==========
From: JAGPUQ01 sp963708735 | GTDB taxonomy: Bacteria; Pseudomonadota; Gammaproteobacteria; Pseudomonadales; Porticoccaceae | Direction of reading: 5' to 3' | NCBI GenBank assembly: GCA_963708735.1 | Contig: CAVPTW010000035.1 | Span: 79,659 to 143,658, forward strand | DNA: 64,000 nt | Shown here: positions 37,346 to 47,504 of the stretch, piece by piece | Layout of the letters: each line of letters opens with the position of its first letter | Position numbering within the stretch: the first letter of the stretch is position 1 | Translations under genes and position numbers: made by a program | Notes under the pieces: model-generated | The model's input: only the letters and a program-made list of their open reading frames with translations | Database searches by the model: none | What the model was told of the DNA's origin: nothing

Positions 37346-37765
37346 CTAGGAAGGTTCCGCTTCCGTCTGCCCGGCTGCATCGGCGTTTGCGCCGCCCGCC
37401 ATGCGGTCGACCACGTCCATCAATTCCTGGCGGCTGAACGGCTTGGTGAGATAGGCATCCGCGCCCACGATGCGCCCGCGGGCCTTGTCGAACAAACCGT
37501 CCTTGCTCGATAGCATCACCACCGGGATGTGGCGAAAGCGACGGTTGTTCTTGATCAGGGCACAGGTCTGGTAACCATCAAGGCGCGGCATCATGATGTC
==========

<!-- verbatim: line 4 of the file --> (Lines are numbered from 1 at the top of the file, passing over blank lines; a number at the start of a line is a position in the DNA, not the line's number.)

37401 ATGCGGTCGACCACGTCCATCAATTCCTGGCGGCTGAACGGCTTGGTGAGATAGGCATCCGCGCCCACGATGCGCCCGCGGGCCTTGTCGAACAAACCGT